The Coming Energy Crisis?
Jack Siegel ’68 has led, analyzed, regulated, and advised energy and environmental policy and practices worldwide for more than three decades. Starting his career at the Environmental Protection Agency (EPA) during a period of intense focus on the environment, he led efforts to regulate and enforce the Clean Air Act of 1970. He joined the Department of Energy (DOE) in the late 1970s and for 18 years served in a number of positions, including deputy assistant secretary for coal technology and acting assistant secretary for fossil energy. He is credited with making DOE’s Clean Coal Technology program a success. Since 1994, Siegel has been a principal with Energy Resources International Inc. in Washington, D.C., which provides tailored consulting and strategic advice to domestic and international clients in power generation, current and emerging fuel technologies, infrastructure, markets and restructuring, air emissions, and regulatory and legislative issues. He was a member of the National Academy of Sciences Committee on Challenges, Opportunities, and Possibilities for Cooperation in the Energy Futures of China and the United States and has served on the National Academies of Science Energy and Environment Committee, among others. He is the recipient of the Presidential Award for Superior Achievement (1992) and the Secretary of Energy’s Gold Medal for Outstanding Performance (1994). This spring, he talked with Transformations about a variety of national and global energy and environmental issues.
You’ve fulfilled leadership roles for government, regulatory, and private organizations worldwide. What insights have you gained from these experiences?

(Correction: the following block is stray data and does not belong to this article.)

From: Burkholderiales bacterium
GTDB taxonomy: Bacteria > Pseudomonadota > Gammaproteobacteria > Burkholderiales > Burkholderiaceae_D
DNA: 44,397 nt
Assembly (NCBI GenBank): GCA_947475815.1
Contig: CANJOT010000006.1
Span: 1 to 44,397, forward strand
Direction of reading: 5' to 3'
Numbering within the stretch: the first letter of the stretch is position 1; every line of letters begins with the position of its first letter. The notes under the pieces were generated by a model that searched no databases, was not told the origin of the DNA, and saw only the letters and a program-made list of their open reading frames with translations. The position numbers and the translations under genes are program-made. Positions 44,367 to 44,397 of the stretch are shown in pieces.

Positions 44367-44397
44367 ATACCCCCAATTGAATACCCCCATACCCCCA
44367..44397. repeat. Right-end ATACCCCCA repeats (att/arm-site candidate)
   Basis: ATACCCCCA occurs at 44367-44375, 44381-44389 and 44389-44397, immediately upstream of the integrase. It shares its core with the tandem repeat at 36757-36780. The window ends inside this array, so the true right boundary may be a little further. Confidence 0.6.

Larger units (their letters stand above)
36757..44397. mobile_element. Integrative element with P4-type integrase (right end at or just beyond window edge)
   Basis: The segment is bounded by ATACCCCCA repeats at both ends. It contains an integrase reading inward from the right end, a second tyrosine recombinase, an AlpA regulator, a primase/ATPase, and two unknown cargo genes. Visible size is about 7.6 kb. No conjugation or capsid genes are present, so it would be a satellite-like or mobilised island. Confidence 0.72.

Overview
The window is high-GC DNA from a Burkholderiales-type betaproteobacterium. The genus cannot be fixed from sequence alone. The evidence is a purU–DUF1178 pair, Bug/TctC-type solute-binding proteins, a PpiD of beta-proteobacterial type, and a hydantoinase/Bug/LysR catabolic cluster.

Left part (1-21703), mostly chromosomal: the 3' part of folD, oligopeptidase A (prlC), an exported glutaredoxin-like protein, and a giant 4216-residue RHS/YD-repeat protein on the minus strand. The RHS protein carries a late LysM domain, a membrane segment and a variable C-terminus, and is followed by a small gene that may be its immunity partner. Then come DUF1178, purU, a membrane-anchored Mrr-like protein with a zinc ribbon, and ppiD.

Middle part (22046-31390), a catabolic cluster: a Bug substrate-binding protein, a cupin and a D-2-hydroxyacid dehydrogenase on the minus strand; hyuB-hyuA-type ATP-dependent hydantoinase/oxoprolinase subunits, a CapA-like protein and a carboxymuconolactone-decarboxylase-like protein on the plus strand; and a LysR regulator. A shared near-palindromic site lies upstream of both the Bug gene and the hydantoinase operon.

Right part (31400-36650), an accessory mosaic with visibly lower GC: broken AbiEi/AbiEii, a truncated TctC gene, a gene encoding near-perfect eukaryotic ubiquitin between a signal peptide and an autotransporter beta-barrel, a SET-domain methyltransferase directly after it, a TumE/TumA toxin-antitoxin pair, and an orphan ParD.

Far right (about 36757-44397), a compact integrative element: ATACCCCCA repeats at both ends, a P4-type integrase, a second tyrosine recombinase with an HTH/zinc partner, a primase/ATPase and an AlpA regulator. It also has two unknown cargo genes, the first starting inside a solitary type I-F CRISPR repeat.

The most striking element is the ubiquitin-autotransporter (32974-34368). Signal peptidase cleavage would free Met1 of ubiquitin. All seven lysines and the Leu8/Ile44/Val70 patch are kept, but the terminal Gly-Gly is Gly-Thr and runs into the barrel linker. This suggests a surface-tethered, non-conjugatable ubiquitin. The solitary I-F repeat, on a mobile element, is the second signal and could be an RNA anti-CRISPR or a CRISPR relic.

I’ve learned the importance of teamwork and open communication—with the people who work for me and other organizations and countries. It’s imperative that everyone is fully aware of what we’re trying to accomplish and how we’re going to get there. My WPI education prepared me not just to think through issues in a logical manner, but to work effectively with people. Lots of good ideas come from others; you can build on those ideas to come up with a better product or a better way of doing things.
I’m one of the lucky people who got involved in issues of national and international significance at their early stages. For example, I joined the EPA when environmental concerns were first being recognized and there was a real interest nationwide in dealing with them. I joined the DOE just after the first OPEC oil embargo and was there throughout several energy crises when the public demanded quick action to resolve the energy supply and price issues. It’s been exciting to work with colleagues throughout the world in trying to address these common problems.
What are the leading energy and environmental issues facing the United States?
The most challenging energy issues are oil availability and the price of liquid fuels for transportation applications. These issues have been there throughout my years in government. Most people hoped there would always be ample supplies and prices would stay low, but instead we’re starting to see the ramifications of not developing good alternatives, such as more efficient engines or engines that utilize other fuels, and not looking for alternative supplies of liquid fuels.
The biggest environmental issue is climate change. Politi-cians are moving toward requirements to control carbon dioxide. While a number of other countries have formally recognized this problem and have agreed to international treaties to require reductions in the emission of greenhouse gases, the United States isn’t quite there yet. Greenhouse gas emission reduction is difficult to deal with; the options are limited, and the costs are high. Removing carbon dioxide before combustion products leave the stack is a difficult thing to do. Sequestering the carbon dioxide so it can’t be released back into the atmosphere is another big technical and economic challenge.